Strangers on the Earth
Director: Tristan Cook
Runtime: 96 minutes
Strangers on the Earth accompanies thousands of pilgrims as they traverse the Camino de Santiago in northern Spain, listening to their stories about what brought them there from around the world and to their prayers, their petitions, frustrations, and questions that echo in their hearts with every footfall. And the film walks with the Camino itself, capturing fleeting, ever-changing beauty of the path and the countryside that surrounds it. Strangers on the Earth is, like the Camino de Santiago itself, physical—dirt and sunlight and blister and Pyrenees silhouette and swinging censer of incense and backpacks and rain and wine—and metaphysical all at once.
Strangers on the Earth sees evidence in the Camino and the people that walk it that what we consider “spiritual” is often a curious interplay between simple physical acts that represent grand transcendental gestures. For many, this isn’t mere metaphor. The tangible things actually are intangible, and we discover this as we get closer to them. In one moment, the film focuses uncomfortably on a young woman’s horribly blistered feet. She is walking the Camino in sandals. She doesn’t complain about the obvious pain in her feet, but, rather, talks about why she is walking the Camino. She explains herself, and yet she remains a mystery, impenetrable. This contrast isn’t a criticism of very physical forms of faith—it’s a celebration of it, confirmation that everything is more complex than we can comprehend.
The entire film walks this fine line (forgive the pun) between intimacy and remove. We get to know very few pilgrims explicitly. Faces and voices are seldom matched up. Often we hear a spoken chorus of voices fading in and out of each other, talking about aspects of the Camino and of themselves. It’s an impressionistic method. The voices together with the similarly impressionistic imagery constitute a cloud of witnesses expressing the heart of the Camino. We know more than we feel comfortable knowing and less than we want to know all at once. Strangers on the Earth is a truly spiritual film in form and content.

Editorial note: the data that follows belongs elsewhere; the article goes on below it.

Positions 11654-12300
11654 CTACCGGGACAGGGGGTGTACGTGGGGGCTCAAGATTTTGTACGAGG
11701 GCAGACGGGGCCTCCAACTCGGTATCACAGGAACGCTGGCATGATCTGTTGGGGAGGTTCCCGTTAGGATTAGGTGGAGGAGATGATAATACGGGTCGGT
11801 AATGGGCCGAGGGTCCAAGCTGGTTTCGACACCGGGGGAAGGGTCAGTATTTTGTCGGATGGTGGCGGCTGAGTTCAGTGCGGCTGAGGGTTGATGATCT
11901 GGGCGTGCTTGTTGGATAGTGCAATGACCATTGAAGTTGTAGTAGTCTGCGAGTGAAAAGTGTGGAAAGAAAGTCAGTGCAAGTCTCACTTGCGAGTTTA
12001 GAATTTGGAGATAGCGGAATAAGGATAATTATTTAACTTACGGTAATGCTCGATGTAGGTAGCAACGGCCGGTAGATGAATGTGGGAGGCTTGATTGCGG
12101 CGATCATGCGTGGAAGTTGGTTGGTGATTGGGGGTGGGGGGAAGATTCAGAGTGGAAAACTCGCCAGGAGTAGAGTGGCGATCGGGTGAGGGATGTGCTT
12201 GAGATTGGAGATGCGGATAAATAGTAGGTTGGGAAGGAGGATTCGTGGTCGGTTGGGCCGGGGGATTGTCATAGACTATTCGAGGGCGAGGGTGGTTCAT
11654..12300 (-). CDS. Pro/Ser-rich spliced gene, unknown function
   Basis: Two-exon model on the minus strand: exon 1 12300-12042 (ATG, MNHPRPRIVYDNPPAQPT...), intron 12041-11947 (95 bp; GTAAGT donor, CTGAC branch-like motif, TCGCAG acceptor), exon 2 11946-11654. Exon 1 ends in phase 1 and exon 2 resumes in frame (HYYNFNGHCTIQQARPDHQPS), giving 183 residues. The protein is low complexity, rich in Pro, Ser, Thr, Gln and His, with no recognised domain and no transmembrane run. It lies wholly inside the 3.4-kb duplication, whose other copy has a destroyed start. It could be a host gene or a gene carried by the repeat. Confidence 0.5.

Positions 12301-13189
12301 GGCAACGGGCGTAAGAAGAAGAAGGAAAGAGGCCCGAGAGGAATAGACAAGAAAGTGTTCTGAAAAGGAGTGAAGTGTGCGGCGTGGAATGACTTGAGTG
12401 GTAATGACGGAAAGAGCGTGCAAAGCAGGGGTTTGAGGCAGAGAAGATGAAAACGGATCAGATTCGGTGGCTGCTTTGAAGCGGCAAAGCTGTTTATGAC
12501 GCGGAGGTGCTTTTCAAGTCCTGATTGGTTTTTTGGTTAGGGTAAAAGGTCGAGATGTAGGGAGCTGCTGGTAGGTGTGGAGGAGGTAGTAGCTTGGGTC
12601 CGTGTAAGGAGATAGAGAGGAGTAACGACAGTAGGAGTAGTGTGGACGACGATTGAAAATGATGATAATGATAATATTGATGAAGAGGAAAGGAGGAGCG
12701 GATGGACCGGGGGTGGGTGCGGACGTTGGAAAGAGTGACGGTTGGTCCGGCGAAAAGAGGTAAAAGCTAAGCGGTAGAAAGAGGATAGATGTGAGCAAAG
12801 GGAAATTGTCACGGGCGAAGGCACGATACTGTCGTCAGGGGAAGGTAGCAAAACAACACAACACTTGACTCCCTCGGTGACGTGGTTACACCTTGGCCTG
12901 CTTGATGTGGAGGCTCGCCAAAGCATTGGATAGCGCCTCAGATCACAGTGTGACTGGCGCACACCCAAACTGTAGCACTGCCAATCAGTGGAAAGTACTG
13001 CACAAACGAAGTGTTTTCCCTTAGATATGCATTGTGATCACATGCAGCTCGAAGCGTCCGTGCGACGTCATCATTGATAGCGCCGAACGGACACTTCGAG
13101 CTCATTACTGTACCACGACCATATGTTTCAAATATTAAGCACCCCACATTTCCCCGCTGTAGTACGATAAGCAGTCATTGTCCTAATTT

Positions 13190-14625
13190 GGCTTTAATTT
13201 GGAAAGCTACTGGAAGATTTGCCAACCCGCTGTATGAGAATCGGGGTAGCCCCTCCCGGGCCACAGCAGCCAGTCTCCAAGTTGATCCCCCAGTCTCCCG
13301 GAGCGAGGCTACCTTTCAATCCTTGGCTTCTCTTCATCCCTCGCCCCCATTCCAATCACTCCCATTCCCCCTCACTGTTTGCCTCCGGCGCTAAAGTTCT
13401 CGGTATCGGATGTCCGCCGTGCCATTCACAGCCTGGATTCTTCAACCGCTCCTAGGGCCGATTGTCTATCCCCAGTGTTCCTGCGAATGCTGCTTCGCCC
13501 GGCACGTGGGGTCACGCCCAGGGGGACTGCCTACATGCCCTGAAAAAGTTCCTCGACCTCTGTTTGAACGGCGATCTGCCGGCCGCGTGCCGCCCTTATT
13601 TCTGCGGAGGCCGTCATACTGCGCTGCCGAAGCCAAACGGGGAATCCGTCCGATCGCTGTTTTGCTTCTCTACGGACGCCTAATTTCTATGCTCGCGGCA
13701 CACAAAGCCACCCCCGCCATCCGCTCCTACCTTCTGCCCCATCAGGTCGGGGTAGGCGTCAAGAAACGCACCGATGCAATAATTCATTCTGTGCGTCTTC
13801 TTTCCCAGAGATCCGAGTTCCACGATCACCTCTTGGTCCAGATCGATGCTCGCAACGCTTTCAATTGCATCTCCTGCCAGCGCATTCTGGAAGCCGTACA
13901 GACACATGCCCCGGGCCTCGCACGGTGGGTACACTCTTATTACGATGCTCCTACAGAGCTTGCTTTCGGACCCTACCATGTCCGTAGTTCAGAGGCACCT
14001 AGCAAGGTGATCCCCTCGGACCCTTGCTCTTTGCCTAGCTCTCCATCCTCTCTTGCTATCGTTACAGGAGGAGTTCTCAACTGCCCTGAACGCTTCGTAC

The only pilgrim we spend extended time with is an American cellist, Dane Johansen, who sets out to walk the Camino with his cello on his back and to play Bach’s music in thirty-six churches along the way, recording the performances. A lesser film would have focused on Johansen’s journey only. Strangers on the Earth sees him, appropriately, as one of many. His music scores the film subtly behind the other pilgrims’ voices and the crunch of boots on gravel, a kind of numinous presence undulating along the Way.
The Camino de Santiago is traditionally a Catholic pilgrimage, though it is undertaken today by people of many faiths or of no specific faith as well. In accord with this, the film continues on past the traditional end of the Camino at the cathedral of Santiago de Compostela in Galicia to the sea at Cape Finisterre. This place was believed to be the end of the world in Roman times. A Celtic tribe once lived there and burned the remains of their dead on the cliffs to send them into the beyond. By going here, the film suggest that the Camino is for people who are still searching, not just for people who are settled. It is for wanderers, foreigners, “strangers on earth” looking for “a better country,” to borrow a little more from the passage in Hebrews 11 from which the film takes its title. To the end, the film is expansive, making room for all to participate in this ancient, devotional act of faith.
— Elijah Davidson